The USP will provide you with personalized services and resources to help you succeed at UCLA. This includes immigration legal services for students and their family members, such as workshops, clinics and presentations on current immigration laws and policies, and Know Your Rights training.
Learn more about USP
Get info on USP legal services
Improving Dreams, Equality, Access and Success (IDEAS)
The people at IDEAS help give a face and voice to the issues of immigrant youth on campus, in the community and around the nation. And you can join them.
If you haven’t already, familiarize yourself with the California Dream Act. It allows undocumented students who are not citizens or permanent residents and who are exempt from paying nonresident fees under AB 540 to be eligible to receive scholarships and university funds.
Whether you’re applying to UC as a freshman or transfer student, here are some helpful tips for going through the application process.
You might be unsure how to answer some of the questions on the UC application. However, all students (including undocumented applicants) must thoroughly and accurately complete the entire application.
Here are answers to two of the most common questions that cause uncertainty for undocumented students:
- Country of citizenship: The response option “No Selection” is considered a response and is the recommended choice for undocumented applicants including those with Deferred Action for Childhood Arrivals (DACA) status. The “No Selection” response will avoid the applicant being asked other questions about permanent residency and visa status that are not applicable to undocumented applicants.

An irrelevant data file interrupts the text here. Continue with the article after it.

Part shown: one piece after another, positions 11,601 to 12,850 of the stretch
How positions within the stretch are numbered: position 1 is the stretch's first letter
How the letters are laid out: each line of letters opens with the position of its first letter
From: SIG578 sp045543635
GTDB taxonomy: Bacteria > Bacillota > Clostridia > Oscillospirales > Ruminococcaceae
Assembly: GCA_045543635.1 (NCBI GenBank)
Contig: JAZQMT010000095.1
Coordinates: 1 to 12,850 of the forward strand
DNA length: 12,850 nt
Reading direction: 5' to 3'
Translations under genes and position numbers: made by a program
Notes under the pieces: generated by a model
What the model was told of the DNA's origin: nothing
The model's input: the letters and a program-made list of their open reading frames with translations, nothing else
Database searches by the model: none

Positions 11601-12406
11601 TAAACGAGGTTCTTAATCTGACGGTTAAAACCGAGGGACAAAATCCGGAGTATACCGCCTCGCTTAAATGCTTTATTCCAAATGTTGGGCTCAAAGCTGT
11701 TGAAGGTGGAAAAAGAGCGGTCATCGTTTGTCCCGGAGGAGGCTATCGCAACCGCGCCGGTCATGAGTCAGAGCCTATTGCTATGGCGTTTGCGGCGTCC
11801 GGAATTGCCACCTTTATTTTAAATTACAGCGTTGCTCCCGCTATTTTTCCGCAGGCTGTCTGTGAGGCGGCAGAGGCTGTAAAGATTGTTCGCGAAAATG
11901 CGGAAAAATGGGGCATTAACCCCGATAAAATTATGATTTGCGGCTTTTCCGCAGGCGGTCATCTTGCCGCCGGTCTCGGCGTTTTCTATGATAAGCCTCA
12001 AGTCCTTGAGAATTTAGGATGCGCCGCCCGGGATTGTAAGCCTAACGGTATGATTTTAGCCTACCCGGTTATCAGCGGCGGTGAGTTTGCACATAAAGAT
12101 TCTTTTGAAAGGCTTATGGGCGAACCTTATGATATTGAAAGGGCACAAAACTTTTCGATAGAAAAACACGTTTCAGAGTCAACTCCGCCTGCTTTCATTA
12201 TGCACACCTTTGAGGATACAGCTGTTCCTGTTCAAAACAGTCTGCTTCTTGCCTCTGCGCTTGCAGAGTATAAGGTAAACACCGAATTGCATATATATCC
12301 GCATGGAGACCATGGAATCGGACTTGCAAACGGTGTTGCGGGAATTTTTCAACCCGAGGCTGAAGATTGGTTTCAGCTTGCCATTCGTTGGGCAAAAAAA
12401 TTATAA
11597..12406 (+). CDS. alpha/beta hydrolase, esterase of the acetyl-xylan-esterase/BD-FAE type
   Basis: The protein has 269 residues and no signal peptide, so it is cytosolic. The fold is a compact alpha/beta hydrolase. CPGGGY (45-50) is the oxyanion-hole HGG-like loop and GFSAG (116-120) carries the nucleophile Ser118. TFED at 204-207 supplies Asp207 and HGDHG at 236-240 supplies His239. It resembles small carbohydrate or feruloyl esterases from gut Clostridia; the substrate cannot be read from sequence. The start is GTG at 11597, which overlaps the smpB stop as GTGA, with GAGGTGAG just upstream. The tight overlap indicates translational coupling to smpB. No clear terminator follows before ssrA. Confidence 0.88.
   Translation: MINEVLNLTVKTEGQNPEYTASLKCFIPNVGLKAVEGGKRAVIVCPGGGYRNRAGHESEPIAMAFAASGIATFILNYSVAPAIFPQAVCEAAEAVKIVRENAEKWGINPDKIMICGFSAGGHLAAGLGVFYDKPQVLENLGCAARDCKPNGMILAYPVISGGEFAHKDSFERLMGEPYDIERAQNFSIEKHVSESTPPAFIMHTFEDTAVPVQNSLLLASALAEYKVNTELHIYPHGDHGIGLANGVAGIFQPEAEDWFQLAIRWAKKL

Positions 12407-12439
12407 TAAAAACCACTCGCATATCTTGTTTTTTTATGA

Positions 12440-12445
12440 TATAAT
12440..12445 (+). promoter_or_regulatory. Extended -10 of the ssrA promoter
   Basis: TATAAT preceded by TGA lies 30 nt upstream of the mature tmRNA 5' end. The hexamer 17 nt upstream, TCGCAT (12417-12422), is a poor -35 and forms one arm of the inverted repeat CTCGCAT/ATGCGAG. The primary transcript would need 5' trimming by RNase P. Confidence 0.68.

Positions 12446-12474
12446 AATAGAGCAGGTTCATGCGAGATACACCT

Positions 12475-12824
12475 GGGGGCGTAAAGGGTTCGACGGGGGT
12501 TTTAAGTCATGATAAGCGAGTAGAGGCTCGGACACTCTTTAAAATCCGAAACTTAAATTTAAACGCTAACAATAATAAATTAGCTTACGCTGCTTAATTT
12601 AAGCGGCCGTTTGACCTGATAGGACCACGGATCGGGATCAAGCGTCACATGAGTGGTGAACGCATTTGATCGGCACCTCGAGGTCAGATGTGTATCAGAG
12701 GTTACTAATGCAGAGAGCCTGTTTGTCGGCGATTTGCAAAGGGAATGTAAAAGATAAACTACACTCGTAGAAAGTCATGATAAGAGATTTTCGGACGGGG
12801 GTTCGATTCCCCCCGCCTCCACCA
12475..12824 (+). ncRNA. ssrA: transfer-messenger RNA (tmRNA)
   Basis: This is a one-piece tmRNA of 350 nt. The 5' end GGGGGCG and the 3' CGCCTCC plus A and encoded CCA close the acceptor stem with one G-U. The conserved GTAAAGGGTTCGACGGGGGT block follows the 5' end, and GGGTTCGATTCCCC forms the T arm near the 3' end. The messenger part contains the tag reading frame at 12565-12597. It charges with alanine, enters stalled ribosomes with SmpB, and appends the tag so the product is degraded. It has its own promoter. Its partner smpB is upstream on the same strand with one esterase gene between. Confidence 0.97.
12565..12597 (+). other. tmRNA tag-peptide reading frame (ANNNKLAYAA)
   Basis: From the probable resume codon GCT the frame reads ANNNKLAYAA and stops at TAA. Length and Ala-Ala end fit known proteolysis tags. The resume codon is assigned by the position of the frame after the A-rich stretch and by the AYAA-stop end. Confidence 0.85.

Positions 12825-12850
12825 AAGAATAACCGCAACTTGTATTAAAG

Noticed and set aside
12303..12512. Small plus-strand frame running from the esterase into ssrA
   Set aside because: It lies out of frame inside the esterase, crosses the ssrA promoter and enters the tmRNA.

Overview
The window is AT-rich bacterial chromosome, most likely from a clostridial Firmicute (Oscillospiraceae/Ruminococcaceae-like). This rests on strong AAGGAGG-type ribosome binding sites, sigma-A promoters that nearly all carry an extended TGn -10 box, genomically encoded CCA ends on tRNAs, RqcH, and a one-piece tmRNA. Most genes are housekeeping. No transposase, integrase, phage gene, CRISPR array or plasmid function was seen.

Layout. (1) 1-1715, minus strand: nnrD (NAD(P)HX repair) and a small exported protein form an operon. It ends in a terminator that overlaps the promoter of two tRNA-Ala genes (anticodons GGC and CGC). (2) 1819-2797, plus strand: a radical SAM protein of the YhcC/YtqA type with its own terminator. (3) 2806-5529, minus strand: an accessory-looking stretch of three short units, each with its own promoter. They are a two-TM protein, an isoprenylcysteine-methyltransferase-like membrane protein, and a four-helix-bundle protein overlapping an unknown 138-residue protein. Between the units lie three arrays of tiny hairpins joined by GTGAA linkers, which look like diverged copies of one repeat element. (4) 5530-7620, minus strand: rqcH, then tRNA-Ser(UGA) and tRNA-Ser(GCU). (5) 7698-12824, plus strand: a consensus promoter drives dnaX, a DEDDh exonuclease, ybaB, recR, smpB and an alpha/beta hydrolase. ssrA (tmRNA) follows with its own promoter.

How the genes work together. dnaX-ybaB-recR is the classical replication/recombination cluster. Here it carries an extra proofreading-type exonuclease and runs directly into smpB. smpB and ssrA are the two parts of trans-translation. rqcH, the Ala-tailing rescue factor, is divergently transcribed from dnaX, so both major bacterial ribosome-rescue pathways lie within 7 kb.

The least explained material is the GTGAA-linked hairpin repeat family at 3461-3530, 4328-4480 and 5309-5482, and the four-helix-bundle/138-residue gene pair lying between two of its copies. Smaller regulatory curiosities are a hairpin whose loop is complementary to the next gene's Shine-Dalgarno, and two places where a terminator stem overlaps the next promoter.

- Social Security Number: Applicants are required to disclose their Social Security number if they have one. If an applicant does not have a Social Security number, he/she may skip that item. Applicants with DACA status should NOT enter an Individual Tax Payer Identification Number (ITIN) or an Alien Number in place of a Social Security number.
To determine if you will be considered a bona fide California resident for admissions purposes, the applicant should respond to the following questions:
- Have you attended a California high school for three or more years and will graduate or have graduated from a California high school?
- How long have you lived in California?
- If you are under 18, is your parent or legal guardian a permanent resident of California?
- Is your parent, legal guardian, spouse or registered domestic partner an employee of the University of California or a UC-affiliate national laboratory (Los Alamos National Security LLC or Lawrence Livermore National Security LLC)?
An applicant is considered a bona fide California resident for admissions purposes if the student answers “yes” to having attended a California high school for at least three years and graduated from a California high school, has lived in California for at least 12 months prior to the planned enrollment date at the University, or answers “yes” to any one of the remaining questions listed above and is not in possession of a non-immigrant visa to the U.S.
Under current law, undocumented applicants/students cannot establish California residency for UC tuition and fee purposes regardless of their eligibility for bona fide California residency for admissions purposes.
However, if you meet the following criteria, you may be eligible for the AB 540 nonresident supplemental tuition exemption.
- You are not in possession of a non-immigrant visa to the United States.
- You have attended a California high school for at least three years.
- You have graduated from a California high school.
- You sign an affidavit agreeing to seek legal status as soon as you are able to do so.
AB 540 enables eligible students to enroll at UC without paying UC’s nonresident supplemental tuition. Applications to determine eligibility are accepted only after a student has (1) been admitted, (2) submitted a Statement of Intent to Register and (3) filed a Statement of Legal Residence at campus.